Founded in 1914, AIGA remains the oldest and largest professional membership organization for design. AIGA now represents more than 20,000 design professionals, educators and students through national activities and local programs developed by 65 chapters and 200 student groups.

Photos courtesy of Myke Toman | 

Barcelona, Birthday, EAGE and Synchronized Swimming

by Tom Hair

I’m posting this from Barcelona, while mixing a bit of fun with work as my wife Molly and several other Axiom team members attend the
72nd European Association of Geoscientists & Engineers (EAGE) Conference June 14-17.

Molly and I celebrated our arrival to Barcelona, and my birthday, by my swimming 3,300 yards at Pisc
ines Picornell, the pool that is part of the Parc de Montjuic, which was the home of the 1992 Summer Olympics. Parc de Montjuic is the largest park in Barcelona and is 213 meters above the commercial zone of the city.

Often referred to as Montjuic Park, or simply Montjuic, this is actually a huge m
ountain that divides part of the city of Barcelona from the sea and gives it a unique character of natural beauty. There are two theories about how the name came about – the first one says that it is derived from the old Catalan phrase meaning 'Hill of the Jews' and the other one suggests that it comes from the corruption of the Latin Mons Jovicus (‘Hill of Jupiter’).

We then enjoyed a slice of life in the Parc watching a synchronized s
wimming competition. The obvious camaraderie of the young girls was a wonderful example of creative energy.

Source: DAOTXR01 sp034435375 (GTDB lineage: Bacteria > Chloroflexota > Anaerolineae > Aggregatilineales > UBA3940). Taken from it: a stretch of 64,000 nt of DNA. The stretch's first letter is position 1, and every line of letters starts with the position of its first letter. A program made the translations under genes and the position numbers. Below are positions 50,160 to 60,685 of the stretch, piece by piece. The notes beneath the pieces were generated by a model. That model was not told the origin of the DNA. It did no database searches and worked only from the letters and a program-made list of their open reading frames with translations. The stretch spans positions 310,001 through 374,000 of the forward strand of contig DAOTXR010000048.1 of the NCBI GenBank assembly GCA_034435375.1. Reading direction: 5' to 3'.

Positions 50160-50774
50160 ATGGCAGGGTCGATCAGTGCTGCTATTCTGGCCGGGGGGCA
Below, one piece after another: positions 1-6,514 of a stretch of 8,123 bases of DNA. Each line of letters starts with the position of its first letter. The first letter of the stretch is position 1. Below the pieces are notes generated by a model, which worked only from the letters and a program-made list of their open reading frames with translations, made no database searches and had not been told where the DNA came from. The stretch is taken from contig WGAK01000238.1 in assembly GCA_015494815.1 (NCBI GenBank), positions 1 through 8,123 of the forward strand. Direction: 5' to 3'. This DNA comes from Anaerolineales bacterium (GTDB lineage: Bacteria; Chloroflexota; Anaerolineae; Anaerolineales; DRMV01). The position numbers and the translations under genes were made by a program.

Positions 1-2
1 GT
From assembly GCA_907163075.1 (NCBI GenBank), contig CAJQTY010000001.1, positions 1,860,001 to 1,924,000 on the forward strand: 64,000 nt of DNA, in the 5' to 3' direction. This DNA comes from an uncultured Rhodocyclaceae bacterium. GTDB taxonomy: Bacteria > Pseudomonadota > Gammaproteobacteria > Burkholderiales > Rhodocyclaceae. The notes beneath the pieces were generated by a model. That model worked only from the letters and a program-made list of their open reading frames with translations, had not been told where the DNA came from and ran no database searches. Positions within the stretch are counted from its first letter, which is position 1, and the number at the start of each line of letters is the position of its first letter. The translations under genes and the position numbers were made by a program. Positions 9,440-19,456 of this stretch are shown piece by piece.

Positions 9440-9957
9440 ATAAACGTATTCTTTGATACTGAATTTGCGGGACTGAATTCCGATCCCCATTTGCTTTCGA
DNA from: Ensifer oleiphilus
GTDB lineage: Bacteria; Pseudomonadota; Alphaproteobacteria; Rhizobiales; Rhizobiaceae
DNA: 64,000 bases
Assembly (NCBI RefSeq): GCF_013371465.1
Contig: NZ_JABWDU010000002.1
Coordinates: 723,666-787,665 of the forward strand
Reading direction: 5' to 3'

How Branding Conquers The Three Plagues

Let’s begin with a simple definition of branding.

Branding is the art of becoming knowable, likable, and trustable. Branding is an art because it deals with the interplay between strategy [logic] and creativity [emotion]. Too much strategy and too little creativity exude a cold bureaucratic image. Too much creativity and too little strategy send disjointed and confusing messages. The trick is to maintain balance.

Unfortunately, three forces team up to keep the scales wobbling.

In today’s always-on, always available business world, we suffer from the plagues of time famine, overchoice, and short attention spans. In order to mollify the relentless stress spawned by these three plagues, marketing professionals will often jump into creating marketing tactics and vehicles (website, brochures, logos, brochures, tweets, posts, etc.) prematurely—before investing in good branding principles. In light of the three plagues, the urge to leap ahead with creating tangible stuff is particularly tempting. Don’t just sit there, do something!

But there’s good news: good branding cuts through the visual noise pollution. Good branding clearly demonstrates to the world: we value the important over the urgent. It simplifies and distills choice-making down to its essence. The pay-off? Reducing someone’s stress.